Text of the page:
In 2015 it was reported that Amish were moving to Vermont, to the area of Orleans County, part of a region known as the Northeast Kingdom.
Vermont joined Maine to become the second New England state to currently have an Amish community. The Black Hills Pioneer updates us on the group three years later:
BROWNINGTON — The yellow street signs showing a horse-drawn Amish buggy near the Old Stone House Museum are not to alert drivers to the historical museum up ahead, but to the fact the dirt roads in this rural northern Vermont town are now frequently traveled by new Amish residents in the community.
Beginning in 2015, a handful of Amish families from Pennsylvania began purchasing farmland, homes and barns.
The Brownington Parochial School began recently and children can be seen walking to and from the school.
Before the school was opened this year, the Amish families had been home-schooling their children, said Lovina Miller, who moved to Brownington with her husband, Levi, and their family.
The Millers run a baked goods stand at their farm on School House Road near Route 5A on Saturdays, and across the stand, they have a small building that houses hand-made quilts, pot holders, furniture, maple syrup and other goods the family sells.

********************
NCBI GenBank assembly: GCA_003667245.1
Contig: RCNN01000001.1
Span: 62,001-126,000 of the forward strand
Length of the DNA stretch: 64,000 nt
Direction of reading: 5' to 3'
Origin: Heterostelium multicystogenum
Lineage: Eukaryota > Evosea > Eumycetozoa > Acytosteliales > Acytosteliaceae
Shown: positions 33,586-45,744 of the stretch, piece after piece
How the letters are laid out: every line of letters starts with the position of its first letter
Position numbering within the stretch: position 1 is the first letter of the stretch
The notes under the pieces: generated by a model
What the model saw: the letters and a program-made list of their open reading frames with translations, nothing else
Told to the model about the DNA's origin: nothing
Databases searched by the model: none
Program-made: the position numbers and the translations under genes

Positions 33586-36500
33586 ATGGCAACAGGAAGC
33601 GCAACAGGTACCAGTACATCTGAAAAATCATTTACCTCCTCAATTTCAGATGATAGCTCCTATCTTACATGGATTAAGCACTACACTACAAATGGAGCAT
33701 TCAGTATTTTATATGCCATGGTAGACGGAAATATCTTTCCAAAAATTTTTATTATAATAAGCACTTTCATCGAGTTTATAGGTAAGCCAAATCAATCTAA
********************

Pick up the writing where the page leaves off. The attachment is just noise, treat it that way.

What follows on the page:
The family moved here from Albion, Pennsylvania, and are Pennsylvania Dutch, she said.
It’s a nice update which discusses things like why they came (land prices, liked the area), their school (“We will meet state and federal regs that do not object to our religious beliefs” they wrote in their application), and a “monthly Amish dinner” held at the local Old Stone Museum.
There’s also a neat story from realtor Dan McClure, who helped them get set up in the area:
Maclure recalled one day getting a phone call about 4 p.m. on a cold December day.
“The first group I met with that ended up in Brownington, they had hired a driver with a van. They called me and they were in St. Johnsbury, about 4 p.m.,” said Maclure.
They wanted to see a farm they had learned of. He told them, “It’s going to be dark.”
Maclure agreed to meet them closer to his farm in Barton, at a gas station in Orleans, and they hoped to pitch tents on his land and sleep in sleeping bags, they told him when he asked where they planned to stay.